PZ Myers posted Entry 555 on October 10, 2004 08:58 PM.
Trackback URL: http://www.pandasthumb.org/cgi-bin/mt/mt-tb.fcgi/554

Jay Manifold of A Voyage to Arcturus has a series of posts summarizing The Panda's Thumb's own Jack Krebs' recent talk on the Kansas science standards. It's thorough; consider it a kind of independent review.

Here's the list of articles on the talk:

(Good news: I think Jack passed the review.)

Commenters are responsible for the content of comments. The opinions expressed in articles, linked materials, and comments are not necessarily those of PandasThumb.org. See our full disclaimer.

Comment #8629

Posted by FL on October 11, 2004 10:28 AM (e)

Quickie notes on a few of Manifold’s comments:

There is no correlation between the performance of a state’s public education system and that of its economy (proof), and therefore no reason to expect that Kansas will gain or lose biotech industry, irrespective of the content of its science education standards.

Hm. Quite interesting point there. Worth keeping in mind.

In particular, as Hume Feldman stated during the introduction, biotechnology is completely founded on evolution and would not exist without it. No evolution, no antibiotics. No evolution, no vaccines. No evolution, no gene therapies. No high-yield crops saving the Third World from starvation. No defense against AIDS or bird flu. No, thanks.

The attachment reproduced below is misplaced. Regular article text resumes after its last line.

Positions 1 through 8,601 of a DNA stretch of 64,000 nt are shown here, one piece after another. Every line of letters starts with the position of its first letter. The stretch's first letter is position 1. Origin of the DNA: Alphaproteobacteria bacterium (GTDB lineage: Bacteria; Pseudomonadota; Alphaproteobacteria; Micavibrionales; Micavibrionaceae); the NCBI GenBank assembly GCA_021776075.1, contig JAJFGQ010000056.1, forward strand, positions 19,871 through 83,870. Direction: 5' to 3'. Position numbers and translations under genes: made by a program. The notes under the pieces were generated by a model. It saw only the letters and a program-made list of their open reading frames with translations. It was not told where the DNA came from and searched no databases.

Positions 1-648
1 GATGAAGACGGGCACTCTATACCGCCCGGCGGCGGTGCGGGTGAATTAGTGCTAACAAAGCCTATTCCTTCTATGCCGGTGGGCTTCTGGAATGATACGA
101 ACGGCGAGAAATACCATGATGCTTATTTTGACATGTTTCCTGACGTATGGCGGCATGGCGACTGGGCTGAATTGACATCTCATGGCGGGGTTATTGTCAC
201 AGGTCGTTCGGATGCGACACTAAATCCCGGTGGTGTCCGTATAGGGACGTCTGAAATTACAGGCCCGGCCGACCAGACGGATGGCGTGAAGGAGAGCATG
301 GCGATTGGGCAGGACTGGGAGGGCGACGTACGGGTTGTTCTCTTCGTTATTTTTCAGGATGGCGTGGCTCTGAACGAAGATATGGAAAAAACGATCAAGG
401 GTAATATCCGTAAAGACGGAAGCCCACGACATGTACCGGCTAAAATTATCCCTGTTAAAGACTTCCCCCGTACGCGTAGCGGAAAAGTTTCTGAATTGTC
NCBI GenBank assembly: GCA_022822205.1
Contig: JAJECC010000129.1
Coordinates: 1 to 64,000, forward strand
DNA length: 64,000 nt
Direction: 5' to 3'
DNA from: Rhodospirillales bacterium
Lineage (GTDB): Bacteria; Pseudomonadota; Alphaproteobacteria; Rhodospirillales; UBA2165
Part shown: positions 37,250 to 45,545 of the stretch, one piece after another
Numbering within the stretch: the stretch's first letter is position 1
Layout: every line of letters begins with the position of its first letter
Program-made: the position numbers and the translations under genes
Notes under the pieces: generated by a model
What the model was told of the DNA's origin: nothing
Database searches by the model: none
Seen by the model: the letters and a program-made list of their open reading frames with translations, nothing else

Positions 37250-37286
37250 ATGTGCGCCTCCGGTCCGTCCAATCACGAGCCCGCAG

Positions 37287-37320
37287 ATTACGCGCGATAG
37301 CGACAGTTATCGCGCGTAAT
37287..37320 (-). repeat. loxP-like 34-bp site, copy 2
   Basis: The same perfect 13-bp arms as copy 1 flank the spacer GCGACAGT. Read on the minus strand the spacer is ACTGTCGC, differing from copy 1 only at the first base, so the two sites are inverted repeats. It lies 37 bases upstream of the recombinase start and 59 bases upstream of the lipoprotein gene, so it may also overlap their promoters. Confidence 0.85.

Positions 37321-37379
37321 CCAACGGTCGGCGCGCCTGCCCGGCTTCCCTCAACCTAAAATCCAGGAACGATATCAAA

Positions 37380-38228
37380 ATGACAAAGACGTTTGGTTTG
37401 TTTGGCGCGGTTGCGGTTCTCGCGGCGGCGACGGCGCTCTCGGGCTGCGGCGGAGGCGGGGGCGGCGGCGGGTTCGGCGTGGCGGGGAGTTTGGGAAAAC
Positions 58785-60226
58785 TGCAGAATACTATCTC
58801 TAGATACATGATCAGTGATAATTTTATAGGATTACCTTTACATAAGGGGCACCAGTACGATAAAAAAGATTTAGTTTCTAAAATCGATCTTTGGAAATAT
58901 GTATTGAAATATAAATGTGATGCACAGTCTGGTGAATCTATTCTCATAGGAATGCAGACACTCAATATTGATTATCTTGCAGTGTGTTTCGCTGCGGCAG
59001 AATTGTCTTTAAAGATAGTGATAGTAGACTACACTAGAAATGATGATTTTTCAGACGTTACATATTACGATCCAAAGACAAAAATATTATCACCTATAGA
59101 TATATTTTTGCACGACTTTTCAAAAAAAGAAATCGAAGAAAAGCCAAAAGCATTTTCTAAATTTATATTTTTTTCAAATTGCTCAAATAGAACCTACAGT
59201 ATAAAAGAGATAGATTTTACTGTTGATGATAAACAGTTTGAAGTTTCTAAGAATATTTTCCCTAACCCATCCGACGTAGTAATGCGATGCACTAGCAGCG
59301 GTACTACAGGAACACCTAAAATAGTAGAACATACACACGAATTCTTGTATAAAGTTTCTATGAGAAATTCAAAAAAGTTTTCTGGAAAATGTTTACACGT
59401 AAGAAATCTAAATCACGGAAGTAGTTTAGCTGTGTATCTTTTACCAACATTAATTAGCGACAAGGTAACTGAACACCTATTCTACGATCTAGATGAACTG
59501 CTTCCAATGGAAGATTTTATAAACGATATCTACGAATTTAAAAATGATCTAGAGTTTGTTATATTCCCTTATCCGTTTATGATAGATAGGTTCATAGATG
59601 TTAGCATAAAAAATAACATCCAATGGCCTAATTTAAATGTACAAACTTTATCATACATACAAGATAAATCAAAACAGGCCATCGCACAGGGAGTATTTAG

Micro-evolution is a wonderful thing, I’ve always maintained. But why not just plain call it “micro-evolution” when laying out the laundry list of accomplishments?

IDers, at least the ones I’ve observed, are also angry, bitter, alienated people (in striking contrast to the behavioral standard of their belief system),

Then somebody has not observed all ID advocates, quite obviously. Behe, Wells, Bradley—there’s three off the bat, of whom I’ve seen nothing but reasonably cool and courteous attitudes, even under questioning.

(I’d like to think of myself as a nice non-alienated person too, but that don’t matter–‘tis a poor frog that won’t praise his own pond. But the three examples cited above should suffice.)

Still, it’s a point worth considering by non-evolutionists of all stripes.

It takes only one “rude questioner” in a public debate forum like that one to create or bolster bad stereotypes or poor PR.

FL

Comment #8650

Posted by Jack Krebs on October 11, 2004 6:20 PM (e)

Thanks very much for doing this, Jay. You thoroughly covered all parts of the talk - Feldman, Hemenway, the speech, and the Q&A. I especially like how you linked to everything, and I also enjoyed looking at the whole thing through someone else’s eyes.